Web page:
The other problem--that is rather huge--is the Trance system. Every character has a Trance gauge similar to the Limit gauge in Final Fantasy VII or the Overdrive gauge in Final Fantasy X. Every character gets a boost and can do unique things. Zidane gains Dyne abilities, Vivi can double cast... so on and so fourth. Yet what makes it annoying isn't just that most characters aren't that different, but mostly that it's an automatic thing. When a character's trance gauge fills up, they go into trance automatically. If the battle finishes while they're in the middle of a trance... they lose it. It takes a long time for that gauge to fill. But it can really suck to be in the midst of a battle and go in automatically and the battle suddenly end. The problem is made worse when you realize Trance isn't really all that big of a deal. Characters aren't that much stronger, save for a few because of unique abilities. But for the most part there isn't a big enhancement.
However, when Final Fantasy IX picks up, it really does. Not to mention there are a multitude of secrets one can uncover. Of all the Playstation Final Fantasy titles, number IX is home to some of the most lucrative secrets. There are literally hundreds of little tidbits that can be uncovered everywhere (though that damn strategy guide from Brady Games will help you find none of them). The main campaign might take you fifty hours, but you can easily be busy for over fifty more hours just uncovering all of Final Fantasy IX's secrets. The only secret which may not be so great is the card game here. Final Fantasy VIII gave us triple triad which actually turned out to be a very addictive mini-game. Final Fantasy IX's card game is unpredictable, convoluted and just isn't very much fun... or rewarding. In Final Fantasy VIII you could turn rare cards into some VERY lucrative items. Not exactly true in Final Fantasy IX. There's hardly any incentive to play the game or to collect cards. There's just not much of a reward for doing so.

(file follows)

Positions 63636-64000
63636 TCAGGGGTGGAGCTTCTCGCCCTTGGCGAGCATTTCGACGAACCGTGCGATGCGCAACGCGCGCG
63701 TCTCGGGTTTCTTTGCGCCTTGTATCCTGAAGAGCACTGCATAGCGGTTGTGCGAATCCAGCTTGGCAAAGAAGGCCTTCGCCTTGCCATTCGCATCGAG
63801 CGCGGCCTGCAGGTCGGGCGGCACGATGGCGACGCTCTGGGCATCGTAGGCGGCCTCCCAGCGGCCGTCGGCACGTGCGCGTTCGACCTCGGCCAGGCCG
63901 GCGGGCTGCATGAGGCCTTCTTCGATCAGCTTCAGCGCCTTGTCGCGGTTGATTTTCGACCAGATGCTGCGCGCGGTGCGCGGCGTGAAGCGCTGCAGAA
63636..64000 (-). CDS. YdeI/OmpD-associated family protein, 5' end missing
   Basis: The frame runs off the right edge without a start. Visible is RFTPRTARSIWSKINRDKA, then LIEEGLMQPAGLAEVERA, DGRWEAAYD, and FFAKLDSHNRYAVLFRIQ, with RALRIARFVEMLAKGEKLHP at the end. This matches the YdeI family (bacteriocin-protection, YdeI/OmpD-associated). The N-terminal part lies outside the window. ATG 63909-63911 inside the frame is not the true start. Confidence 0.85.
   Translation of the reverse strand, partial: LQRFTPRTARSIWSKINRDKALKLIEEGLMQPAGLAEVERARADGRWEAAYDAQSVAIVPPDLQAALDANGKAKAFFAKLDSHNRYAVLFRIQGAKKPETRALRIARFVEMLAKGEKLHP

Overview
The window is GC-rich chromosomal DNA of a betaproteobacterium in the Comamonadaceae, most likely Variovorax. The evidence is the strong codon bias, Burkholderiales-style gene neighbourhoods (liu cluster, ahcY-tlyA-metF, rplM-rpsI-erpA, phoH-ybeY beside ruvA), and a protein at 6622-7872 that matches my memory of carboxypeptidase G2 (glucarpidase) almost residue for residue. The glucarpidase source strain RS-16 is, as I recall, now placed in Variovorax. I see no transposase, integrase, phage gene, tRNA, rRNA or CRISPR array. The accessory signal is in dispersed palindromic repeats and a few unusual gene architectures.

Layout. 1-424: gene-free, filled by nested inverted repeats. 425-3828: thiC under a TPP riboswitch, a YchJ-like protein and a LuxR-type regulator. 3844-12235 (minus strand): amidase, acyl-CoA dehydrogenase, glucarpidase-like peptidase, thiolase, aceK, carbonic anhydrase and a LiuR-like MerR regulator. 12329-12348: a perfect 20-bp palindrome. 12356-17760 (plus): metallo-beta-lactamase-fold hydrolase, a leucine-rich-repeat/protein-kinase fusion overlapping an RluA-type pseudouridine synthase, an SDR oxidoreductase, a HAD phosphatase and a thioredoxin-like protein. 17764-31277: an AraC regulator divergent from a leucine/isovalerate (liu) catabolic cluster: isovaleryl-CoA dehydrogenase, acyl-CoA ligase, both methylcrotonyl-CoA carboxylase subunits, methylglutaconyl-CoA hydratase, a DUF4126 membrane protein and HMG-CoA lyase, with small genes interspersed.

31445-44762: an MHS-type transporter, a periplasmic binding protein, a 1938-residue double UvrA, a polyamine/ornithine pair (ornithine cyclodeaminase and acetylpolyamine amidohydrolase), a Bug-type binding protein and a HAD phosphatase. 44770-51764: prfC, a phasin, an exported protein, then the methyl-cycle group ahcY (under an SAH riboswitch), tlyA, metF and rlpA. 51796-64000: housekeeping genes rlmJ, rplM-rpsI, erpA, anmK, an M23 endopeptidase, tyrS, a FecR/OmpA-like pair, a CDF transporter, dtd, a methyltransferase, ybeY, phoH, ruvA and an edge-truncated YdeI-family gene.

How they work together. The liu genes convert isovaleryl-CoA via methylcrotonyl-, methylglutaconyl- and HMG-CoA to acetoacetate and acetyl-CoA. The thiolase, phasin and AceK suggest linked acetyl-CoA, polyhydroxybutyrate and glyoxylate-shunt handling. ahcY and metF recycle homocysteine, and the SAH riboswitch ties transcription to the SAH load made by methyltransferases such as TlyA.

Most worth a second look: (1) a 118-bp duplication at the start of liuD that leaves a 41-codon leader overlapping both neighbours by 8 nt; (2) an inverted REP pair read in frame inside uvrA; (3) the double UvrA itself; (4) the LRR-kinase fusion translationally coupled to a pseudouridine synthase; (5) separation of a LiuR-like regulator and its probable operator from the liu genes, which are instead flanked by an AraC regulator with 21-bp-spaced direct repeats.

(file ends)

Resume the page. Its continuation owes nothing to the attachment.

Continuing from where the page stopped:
Yet in terms of production values Final Fantasy IX has beautiful production values. The graphics--while not being as astounding as Final Fantasy VIII (in terms of character models, that is)--are still some of the best looking on the Playstation. Along those lines, the soundtrack is also quite astounding and amazing. It's just an overall amazing looking and sounding game. What Final Fantasy IX lacks in depth, it makes up for in production. And while the story can be quite forgettable and it can be slow paced, it's still overall a good game.
The only real thing that people miss is that Final Fantasy IX wasn't exactly meant to be quite as sophisticated int he first place. I did talk about how it wasn't really all that depth, but this may come from the idea that the team developing it had a hard time deciding if it was a "true" Final Fantasy to begin with. While Sakaguchi considers it the best of the lot, it is amusing to see that they were quite nervous about strapping on a roman numeral. It was definitely Final Fantasy... in a very pure way, but perhaps the reason they had trouble giving it a roman numeral was because Final Fantasy VII and VIII took Final Fantasy to new heights, and perhaps Final Fantasy IX was a step backwards. Final Fantasy VI was really the first to take Final Fantasy into a very industrialized direction. Final Fantasy VII and VIII capitalized on that. So with Final Fantasy IX we go back to the roots. It might've felt like a step back. We don't really know for sure. Final Fantasy IX is probably not the best Final Fantasy. It certainly isn't as good as the two which came before it (that and it came out at an inconvenient time resulting in lower sales), but not because of story or what have you, but mostly because of gamplay issues that it had. A series like Final Fantasy always comes into crossroads. Either to continuing doing what it's doing or reach a little higher. Until Final Fantasy IX it seemed like Square did nothing but reach and reach and reach. With Final Fantasy IX it decided to play it safe. For the most part you're getting a great game. But it doesn't show nearly as much strength as the titles which precede it.